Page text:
There was a time when patients expected the NHS to be there on demand, however trivial the complaint. Yet as people became better informed they came to realise the limits of what the tax system can deliver.

Local democracy, already enhanced by the Edinburgh parliament, and assemblies in Cardiff, Belfast, London, Manchester and Newcastle, is becoming further enriched by the use of the Internet to gauge opinion on, for example, hospital closures.

Public organisations expect to enable, facilitate and regulate rather than provide public services. And not-for-profit organisations are the fastest growing sector of the economy - even though questions remain about their accountability.

Increased prosperity has removed much of the traditional opposition to charges for public services; it now seems surprising there should ever have been such a fuss over charges for home visits from the primary care trust or elective surgery.

Scenario two: pay as you go

The haemorrhaging of power to Brussels, Edinburgh, Cardiff and Belfast has now left the mother of parliaments looking old and tired.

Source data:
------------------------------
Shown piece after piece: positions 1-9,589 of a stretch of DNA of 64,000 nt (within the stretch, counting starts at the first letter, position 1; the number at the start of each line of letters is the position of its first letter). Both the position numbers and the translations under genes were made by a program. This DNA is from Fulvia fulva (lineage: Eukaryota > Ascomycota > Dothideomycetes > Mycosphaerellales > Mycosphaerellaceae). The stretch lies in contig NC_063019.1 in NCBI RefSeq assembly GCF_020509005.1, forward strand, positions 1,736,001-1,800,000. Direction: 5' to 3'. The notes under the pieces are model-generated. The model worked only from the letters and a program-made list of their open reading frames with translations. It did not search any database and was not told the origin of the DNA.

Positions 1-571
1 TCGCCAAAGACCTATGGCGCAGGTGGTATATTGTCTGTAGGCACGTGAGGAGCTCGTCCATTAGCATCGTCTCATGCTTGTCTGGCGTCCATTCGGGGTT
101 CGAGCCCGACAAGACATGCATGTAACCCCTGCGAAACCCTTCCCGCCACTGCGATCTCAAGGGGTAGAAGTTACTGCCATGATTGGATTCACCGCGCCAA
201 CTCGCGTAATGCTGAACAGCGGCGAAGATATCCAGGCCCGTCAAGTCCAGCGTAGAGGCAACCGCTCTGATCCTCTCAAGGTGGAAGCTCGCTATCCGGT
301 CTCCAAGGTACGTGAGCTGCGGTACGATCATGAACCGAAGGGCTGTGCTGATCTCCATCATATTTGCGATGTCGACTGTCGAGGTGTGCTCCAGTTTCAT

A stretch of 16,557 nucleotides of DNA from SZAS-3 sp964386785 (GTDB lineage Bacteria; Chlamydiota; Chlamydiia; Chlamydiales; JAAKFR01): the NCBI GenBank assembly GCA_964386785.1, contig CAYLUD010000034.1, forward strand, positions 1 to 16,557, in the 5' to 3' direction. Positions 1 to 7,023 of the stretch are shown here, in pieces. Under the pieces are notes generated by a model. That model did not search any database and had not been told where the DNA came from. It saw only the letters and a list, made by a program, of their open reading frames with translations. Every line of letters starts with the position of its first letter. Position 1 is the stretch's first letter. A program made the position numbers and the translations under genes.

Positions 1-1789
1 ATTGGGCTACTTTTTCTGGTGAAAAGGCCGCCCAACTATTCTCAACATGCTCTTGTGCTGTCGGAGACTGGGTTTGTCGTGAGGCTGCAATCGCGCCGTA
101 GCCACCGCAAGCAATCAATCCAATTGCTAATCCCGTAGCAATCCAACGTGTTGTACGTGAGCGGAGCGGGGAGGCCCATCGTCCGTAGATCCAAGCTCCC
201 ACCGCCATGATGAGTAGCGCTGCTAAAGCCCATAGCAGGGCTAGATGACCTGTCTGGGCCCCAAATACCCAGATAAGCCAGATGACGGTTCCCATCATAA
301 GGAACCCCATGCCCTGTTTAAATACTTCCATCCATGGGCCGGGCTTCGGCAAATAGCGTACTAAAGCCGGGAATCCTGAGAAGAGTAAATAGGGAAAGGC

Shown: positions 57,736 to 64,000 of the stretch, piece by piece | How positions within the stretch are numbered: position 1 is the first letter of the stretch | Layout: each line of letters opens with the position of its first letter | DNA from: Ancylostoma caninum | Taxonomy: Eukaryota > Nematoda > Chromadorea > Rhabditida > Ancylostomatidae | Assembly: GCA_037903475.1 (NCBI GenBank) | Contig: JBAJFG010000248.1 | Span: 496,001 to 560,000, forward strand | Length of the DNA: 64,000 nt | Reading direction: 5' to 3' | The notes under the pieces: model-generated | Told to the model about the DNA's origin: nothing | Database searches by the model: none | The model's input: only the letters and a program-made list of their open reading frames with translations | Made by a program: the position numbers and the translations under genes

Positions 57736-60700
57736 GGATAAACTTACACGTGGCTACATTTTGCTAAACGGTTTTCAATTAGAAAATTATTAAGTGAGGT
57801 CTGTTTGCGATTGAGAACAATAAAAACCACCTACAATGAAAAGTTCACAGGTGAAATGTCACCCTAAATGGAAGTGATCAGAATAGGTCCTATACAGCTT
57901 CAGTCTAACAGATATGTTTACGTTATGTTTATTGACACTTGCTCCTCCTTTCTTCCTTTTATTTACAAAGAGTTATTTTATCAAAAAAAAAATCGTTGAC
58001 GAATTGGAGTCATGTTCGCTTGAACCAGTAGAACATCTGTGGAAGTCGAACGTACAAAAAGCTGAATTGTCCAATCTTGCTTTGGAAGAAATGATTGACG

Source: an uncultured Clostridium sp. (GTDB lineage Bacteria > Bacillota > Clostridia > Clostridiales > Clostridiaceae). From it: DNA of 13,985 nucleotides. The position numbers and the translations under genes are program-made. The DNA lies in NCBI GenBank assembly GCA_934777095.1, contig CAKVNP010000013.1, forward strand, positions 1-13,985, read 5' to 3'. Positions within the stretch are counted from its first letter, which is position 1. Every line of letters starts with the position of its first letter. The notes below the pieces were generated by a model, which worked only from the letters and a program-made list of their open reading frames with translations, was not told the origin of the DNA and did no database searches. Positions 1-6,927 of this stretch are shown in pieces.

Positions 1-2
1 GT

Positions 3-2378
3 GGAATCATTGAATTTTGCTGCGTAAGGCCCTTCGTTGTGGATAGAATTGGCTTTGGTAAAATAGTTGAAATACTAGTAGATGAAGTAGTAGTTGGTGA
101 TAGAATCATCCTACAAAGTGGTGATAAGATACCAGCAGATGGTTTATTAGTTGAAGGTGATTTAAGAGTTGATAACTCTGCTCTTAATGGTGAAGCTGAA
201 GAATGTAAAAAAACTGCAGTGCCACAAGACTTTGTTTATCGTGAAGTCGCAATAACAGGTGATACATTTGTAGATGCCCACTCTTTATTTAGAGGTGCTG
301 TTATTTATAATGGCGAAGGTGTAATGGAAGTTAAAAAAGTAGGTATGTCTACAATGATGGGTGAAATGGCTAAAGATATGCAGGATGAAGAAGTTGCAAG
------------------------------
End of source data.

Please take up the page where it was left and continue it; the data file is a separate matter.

Slow to embrace new technology, and achieving only mixed results when they have, the traditional, tax-funded public services have found it difficult to keep up in an information age where people expect 24-hour service and a customised response.

Management costs have risen too - the 1998 health service reforms led to a 10 per cent rise in spending on NHS bureaucracy, and with a proliferation of bodies now policing standards, it is easy to see why some are calling for a stop to it all.

Primary care trusts run by professional co-operatives and commercial companies have underlined the blurring of boundaries between the public and private sector, and both NHS charges and rationing are now widely accepted.